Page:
Controversy-- Read This!

Who here thinks it’s immoral to make an excessive profit on a deal?

Let’s suppose you’re negotiating with a homeowner and you find out they have over 100K in equity in their $200K house. They are under extreme time constraints to move across country… and they try negotiating for you to buy the house at what would be a profit to you of only $25K.

Do you think it’s moral (or ethical?) to push for the additional $75K equity… just because you know that you can?

What if it’s an old lady, and she’s moving to an assisted living environment and she has no other income? Does this change the scenario for you?

I’m curious to hear your thoughts.

This is a pretty tricky question, but I think I can answer for myself and say that my motives are to make money in any deal, but I am not so involved in the money that I have to get every dime I can sqeeze out of the deal. I usually look for a 10k to a 20 k spread in my Lease Purchase deals and this has faired me well. Win/Win/Win is the answer my friend, so if you can’t get the three w’s then you aren’t in the right situation.

I would offer a net equity split 50/50 after I take out all expenses & carrying costs. I wouldn’t want to leave the door open for any future legal action asserting that I took advantage of a desparate elderly person or anyone for that matter. It would be hard to prove if I split the net equity 50/50.

I have met and talked to Sanjosee so I know that he is not just blowing smoke. He truly seems like a honest and moral person. He could have pushed me to sell him some of my properties as I am having a really hard time this month. No matter how bad off we are there are others worse off. I am dropping almost everything I am doing right now to visit my best friend in the hospital. Heart failure at 42 years old. May need new heart in a few days. Could be really touch and go. I know there are some vulture investors out there that would con and lie and cheat your own mother out of her $100,000 equity and would not admit it. My friend needs a heart but he can not use yours because you do not have one. Any donations to help with his living expenses and Christmas would be appreciated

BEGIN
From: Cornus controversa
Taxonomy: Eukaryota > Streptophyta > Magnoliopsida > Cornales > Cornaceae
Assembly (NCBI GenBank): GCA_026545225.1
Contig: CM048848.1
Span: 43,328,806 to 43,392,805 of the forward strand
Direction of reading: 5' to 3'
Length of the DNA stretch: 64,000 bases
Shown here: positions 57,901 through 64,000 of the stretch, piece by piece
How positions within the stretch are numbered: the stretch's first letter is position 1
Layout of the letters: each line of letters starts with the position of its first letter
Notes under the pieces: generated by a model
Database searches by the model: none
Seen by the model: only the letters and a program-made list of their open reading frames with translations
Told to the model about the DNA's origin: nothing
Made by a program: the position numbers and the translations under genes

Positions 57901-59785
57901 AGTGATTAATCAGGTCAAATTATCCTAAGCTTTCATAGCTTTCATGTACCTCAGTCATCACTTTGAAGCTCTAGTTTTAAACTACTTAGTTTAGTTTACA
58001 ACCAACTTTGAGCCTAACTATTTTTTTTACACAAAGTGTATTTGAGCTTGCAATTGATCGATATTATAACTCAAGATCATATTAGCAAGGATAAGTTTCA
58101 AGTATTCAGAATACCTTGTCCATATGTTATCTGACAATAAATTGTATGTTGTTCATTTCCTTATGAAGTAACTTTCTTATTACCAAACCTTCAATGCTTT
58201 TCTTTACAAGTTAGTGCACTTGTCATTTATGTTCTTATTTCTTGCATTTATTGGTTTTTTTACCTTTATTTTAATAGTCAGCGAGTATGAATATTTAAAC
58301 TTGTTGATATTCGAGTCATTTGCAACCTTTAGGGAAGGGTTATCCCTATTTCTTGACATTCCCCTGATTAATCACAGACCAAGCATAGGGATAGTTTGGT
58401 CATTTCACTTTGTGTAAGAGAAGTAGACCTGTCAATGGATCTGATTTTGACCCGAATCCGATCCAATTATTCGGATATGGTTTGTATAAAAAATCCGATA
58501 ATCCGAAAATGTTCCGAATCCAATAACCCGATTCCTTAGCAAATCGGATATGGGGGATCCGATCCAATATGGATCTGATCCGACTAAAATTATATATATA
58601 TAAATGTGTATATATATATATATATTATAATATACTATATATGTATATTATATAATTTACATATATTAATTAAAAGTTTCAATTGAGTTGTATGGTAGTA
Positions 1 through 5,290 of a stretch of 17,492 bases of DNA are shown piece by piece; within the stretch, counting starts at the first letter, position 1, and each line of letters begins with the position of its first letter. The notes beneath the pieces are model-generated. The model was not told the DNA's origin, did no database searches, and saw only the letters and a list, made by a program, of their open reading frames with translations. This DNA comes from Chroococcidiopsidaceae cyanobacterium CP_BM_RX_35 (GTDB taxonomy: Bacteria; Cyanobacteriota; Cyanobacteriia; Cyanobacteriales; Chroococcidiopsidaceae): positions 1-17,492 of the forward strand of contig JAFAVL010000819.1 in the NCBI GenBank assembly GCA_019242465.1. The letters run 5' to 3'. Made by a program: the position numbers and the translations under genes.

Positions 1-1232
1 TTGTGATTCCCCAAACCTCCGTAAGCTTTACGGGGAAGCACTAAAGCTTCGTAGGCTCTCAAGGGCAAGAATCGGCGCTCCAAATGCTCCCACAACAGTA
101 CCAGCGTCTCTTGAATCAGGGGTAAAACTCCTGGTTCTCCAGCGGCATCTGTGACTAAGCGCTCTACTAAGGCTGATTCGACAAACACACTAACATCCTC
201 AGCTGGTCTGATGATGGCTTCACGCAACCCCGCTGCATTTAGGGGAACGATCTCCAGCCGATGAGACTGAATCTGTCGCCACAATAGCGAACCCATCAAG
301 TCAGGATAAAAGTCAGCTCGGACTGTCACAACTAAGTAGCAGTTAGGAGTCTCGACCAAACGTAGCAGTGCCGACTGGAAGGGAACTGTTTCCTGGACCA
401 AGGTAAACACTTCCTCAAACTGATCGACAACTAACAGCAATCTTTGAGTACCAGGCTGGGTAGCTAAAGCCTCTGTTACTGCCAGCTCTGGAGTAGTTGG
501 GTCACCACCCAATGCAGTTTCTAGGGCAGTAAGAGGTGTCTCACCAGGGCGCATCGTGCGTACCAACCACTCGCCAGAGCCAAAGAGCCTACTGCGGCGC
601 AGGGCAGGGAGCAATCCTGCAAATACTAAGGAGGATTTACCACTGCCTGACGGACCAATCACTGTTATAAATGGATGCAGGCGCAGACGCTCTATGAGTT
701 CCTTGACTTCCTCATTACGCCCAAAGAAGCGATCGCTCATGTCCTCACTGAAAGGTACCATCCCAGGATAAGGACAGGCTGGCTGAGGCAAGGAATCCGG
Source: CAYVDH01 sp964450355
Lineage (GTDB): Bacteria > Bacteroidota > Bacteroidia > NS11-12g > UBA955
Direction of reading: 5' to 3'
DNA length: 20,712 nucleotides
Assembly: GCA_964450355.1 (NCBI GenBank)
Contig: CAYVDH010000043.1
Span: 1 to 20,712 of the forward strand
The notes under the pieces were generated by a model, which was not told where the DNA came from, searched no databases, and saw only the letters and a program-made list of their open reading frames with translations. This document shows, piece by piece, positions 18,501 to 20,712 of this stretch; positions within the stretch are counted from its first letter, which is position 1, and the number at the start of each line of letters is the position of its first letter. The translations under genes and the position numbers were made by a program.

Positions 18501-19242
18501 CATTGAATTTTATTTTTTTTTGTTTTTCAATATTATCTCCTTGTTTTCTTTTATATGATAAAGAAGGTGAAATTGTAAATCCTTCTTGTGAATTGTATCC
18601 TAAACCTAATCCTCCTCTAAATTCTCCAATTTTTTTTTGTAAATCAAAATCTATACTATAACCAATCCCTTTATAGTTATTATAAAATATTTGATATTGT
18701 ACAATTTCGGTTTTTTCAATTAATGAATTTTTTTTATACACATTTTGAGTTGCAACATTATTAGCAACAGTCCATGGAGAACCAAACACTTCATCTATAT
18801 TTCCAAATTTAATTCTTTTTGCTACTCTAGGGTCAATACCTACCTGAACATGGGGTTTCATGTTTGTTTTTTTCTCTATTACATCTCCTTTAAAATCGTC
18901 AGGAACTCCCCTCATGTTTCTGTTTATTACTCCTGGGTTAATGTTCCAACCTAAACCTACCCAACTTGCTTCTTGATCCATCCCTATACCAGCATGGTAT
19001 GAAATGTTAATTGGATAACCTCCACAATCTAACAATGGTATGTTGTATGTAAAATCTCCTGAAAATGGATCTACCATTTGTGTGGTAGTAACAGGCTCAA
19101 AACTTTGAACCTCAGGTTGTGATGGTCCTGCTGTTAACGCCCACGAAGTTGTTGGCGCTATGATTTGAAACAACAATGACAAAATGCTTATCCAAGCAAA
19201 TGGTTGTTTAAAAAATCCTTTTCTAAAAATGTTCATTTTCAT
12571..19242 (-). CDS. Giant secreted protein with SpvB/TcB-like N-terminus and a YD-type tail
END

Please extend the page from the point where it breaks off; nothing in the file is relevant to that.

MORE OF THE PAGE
Happy Holidays and Thank you,
Ted P. Stokely Jr
11505 Sw Oaks
Austin, Texas 78737
512-301-9171 home
512-587-6177 mobile


Very sorry to hear about your friend… hopefully we can all take a moment to hope that his family and him get through this holiday season, and that if he does need a new heart that he isn’t on the waiting list for very long. My mother had the first combined transplant in Texas, Kidney and liver, over 12 years ago. When we thought all was lost, she got a second chance at life… and being she had the last name Chance… the newspapers had a field day with that. We were just very grateful to have our mother able to still be here.

I know what you and your friends family are going through, and my heart goes out to them. Feel free to email me if you feel the need to talk to someone.

Heather Zaal

If you deal fairly with sellers and buyers, it will come back to you when you need the same consideration.

You need to find the balance of helping people and helping yourself.

Remember this…you’ll never see a hearse followed by a U-Haul…because you can’t take it with you. If you don’t believe that what goes around comes around, then you haven’t been around long enough.

Before you start passing judgement on other people (me in this case) you need to re-read the original post and see that this is only a post designed to spur discussion and an examination of investor ethics.

I did not mean yours. I meant the cons etc who would cheat their mothers out of $100,000 equity. Sorry about that dude. Even if I were to think something like that, which I do not. I would never say something like that. I am just going along with what you are saying that there are investors that would not care young, old, dying, that would take the equity and laugh about it. Terribly sorry you read what I said and thought I was talking about you. I do not even know you that well. I love the post and am glad you posted it

Ted Jr

Aaah. Gotcha.

No worries.

What’s fair? Difficult to say or figure, so I do neither.

I present a proposal based on what I can do. If it works and it’s the best proposal on the table, they generally take it. If not, they don’t.

It’s not up to me to decide what’s fair or what isn’t . . . it’s 100% up to them. Since I don’t twist arms or hold guns to seller’s heads, I assume they’ll consider what I have to offer and make their own decision.

If they believe it’s fair and I can buy their $200k house for $100k, you won’t find me questioning their decision.